The Texas Department of Banking has published a new stating that state-licensed banks can offer bitcoin custody solutions to customers, provided the bank has specific protocols in place to manage risk and comply with the law. The authority to provide these services already existed under the Texas Finance Code.
The notice states that banks can choose the specific custody and storage solutions they want to offer their clients based on what best suits the bank’s experience, risk appetite, and business model. When it comes to escrow solutions, the advisory mentions two example scenarios.
“For example, the bank may choose to allow the customer to retain direct control over its own virtual currency and simply store copies of the customer’s private keys associated with that virtual currency,” the notice states. “Alternatively, the bank can have the customer transfer their virtual currency directly to the bank’s control, creating new private keys that are then held by the bank on behalf of the customer.”
In both scenarios, however, the client would not be in control of their funds. In the first example, while the client would know what private keys As they spend their funds, the bank would have a copy of their keys – theoretically they could spend the funds without the consent of the customer. And in the second case, the customer would not even know which private keys control their funds.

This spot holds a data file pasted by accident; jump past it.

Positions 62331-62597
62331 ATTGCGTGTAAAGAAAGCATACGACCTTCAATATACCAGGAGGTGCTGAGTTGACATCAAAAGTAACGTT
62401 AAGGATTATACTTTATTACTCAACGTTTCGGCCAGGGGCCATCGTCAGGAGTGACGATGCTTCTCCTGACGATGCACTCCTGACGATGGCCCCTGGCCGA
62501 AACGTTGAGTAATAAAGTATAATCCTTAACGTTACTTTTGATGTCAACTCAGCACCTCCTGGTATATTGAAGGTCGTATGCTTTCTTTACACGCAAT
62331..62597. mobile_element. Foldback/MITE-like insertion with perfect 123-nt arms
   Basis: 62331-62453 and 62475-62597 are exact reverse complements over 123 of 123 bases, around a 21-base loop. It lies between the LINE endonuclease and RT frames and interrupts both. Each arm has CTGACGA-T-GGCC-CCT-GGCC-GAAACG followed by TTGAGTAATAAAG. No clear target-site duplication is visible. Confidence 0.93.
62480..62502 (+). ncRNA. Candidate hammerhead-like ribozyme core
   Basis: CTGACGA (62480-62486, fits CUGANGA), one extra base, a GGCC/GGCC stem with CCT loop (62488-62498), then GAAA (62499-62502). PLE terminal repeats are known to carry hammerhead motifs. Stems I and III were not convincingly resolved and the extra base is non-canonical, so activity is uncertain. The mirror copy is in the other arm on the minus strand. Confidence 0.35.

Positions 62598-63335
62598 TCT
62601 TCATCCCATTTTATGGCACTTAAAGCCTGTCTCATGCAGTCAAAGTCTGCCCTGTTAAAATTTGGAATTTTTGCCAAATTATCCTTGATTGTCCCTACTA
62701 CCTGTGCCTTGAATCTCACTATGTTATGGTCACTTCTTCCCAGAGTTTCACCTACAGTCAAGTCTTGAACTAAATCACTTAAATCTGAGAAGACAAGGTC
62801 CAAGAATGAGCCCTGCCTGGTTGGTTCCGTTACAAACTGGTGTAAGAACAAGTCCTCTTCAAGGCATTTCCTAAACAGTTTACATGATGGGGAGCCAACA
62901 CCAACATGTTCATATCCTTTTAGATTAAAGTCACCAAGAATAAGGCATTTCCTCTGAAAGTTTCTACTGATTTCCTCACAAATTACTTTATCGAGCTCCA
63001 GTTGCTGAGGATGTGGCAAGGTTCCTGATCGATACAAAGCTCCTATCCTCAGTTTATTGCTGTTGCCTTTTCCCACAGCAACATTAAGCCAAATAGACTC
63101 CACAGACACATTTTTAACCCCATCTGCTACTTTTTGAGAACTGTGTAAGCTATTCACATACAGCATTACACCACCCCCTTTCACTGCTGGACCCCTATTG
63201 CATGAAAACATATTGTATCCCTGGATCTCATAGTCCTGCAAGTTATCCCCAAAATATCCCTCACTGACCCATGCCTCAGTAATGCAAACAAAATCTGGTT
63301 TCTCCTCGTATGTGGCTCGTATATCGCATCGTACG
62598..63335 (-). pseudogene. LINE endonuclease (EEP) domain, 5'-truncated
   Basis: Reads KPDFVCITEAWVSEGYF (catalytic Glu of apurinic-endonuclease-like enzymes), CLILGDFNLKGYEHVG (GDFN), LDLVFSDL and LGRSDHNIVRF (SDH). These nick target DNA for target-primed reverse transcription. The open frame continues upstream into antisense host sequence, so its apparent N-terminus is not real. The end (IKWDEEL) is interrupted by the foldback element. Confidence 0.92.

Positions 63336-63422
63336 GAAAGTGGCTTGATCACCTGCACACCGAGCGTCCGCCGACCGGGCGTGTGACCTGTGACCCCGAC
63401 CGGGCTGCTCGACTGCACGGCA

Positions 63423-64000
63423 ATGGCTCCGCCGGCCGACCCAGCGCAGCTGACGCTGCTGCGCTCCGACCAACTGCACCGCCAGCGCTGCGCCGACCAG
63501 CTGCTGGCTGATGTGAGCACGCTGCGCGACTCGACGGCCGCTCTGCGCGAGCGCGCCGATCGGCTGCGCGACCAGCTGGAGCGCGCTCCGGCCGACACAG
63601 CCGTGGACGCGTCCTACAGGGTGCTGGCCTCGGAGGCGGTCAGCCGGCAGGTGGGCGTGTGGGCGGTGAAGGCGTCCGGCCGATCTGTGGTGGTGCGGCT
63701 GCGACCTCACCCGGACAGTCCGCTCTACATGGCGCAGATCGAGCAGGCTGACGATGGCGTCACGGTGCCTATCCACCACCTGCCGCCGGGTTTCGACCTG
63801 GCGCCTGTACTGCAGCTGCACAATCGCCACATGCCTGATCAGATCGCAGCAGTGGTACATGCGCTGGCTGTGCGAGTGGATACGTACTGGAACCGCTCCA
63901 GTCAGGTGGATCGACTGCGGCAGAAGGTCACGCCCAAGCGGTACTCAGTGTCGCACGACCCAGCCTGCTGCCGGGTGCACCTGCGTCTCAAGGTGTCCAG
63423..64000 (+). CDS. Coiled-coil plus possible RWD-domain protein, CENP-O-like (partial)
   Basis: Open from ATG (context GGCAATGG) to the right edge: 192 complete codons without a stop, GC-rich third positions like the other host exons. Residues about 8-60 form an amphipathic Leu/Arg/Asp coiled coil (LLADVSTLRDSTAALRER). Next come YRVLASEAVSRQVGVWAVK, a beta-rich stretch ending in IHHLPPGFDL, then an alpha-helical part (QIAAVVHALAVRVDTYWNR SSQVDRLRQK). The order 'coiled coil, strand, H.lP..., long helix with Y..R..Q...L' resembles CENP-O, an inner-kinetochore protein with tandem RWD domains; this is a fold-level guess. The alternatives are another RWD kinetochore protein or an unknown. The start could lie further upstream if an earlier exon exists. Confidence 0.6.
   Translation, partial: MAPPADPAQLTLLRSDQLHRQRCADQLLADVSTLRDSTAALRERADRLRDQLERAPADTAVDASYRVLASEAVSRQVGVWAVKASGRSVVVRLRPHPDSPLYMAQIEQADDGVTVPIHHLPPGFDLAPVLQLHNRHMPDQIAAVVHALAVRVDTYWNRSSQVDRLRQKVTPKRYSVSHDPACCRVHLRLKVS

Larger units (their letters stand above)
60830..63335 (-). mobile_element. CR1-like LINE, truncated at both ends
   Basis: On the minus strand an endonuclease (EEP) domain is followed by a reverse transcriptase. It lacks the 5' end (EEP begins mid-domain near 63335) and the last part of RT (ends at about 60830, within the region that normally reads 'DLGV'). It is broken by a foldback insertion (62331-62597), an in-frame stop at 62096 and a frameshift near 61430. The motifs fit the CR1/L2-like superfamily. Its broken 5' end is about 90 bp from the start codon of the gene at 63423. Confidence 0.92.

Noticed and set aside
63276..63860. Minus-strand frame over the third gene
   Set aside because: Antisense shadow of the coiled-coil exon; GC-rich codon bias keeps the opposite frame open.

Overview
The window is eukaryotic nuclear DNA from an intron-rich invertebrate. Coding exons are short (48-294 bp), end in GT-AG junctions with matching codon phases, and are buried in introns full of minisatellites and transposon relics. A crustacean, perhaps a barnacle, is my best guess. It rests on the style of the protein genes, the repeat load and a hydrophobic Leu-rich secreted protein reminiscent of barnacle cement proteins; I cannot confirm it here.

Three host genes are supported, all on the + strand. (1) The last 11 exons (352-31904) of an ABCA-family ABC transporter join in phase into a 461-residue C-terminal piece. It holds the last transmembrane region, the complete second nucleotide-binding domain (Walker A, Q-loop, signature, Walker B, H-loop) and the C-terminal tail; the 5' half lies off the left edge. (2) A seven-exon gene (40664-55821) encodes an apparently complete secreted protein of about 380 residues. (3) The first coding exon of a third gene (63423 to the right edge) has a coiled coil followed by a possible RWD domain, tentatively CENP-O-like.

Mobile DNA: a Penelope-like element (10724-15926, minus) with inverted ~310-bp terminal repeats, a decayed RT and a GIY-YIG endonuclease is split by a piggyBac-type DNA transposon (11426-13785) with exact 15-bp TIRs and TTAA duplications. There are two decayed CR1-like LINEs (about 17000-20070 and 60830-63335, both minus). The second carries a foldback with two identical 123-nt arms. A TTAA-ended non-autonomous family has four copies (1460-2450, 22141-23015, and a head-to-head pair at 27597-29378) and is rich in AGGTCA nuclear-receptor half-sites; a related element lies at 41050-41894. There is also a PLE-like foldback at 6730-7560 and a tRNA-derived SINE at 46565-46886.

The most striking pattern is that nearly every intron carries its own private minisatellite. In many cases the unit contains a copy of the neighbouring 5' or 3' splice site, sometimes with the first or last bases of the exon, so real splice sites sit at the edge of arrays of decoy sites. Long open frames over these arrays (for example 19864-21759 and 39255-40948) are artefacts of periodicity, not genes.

Additionally, the notice mentions that a state-authorized bank seeking to provide these bitcoin custody services may do so in fiduciary or non-fiduciary capacity. In the first capacity, the bank would have the authority to manage the client’s bitcoin like any other asset that has that power. And in a non-fiduciary capacity, the bank would act as a custodian and take possession of the client’s bitcoin, who would then receive legal title to those funds.
While it may seem natural for clients to lose sovereignty over their funds by choosing to delegate some of their bitcoin custody responsibilities to third parties, such as state-licensed banks, this need not be the case. With multi-signature In custody, for example, banks could retain the configuration’s minority of private keys for backup purposes only or to increase security, preventing you from wasting customer funds. In this case, the bank would be providing valuable customer service, while the latter would still be fully sovereign over their bitcoin.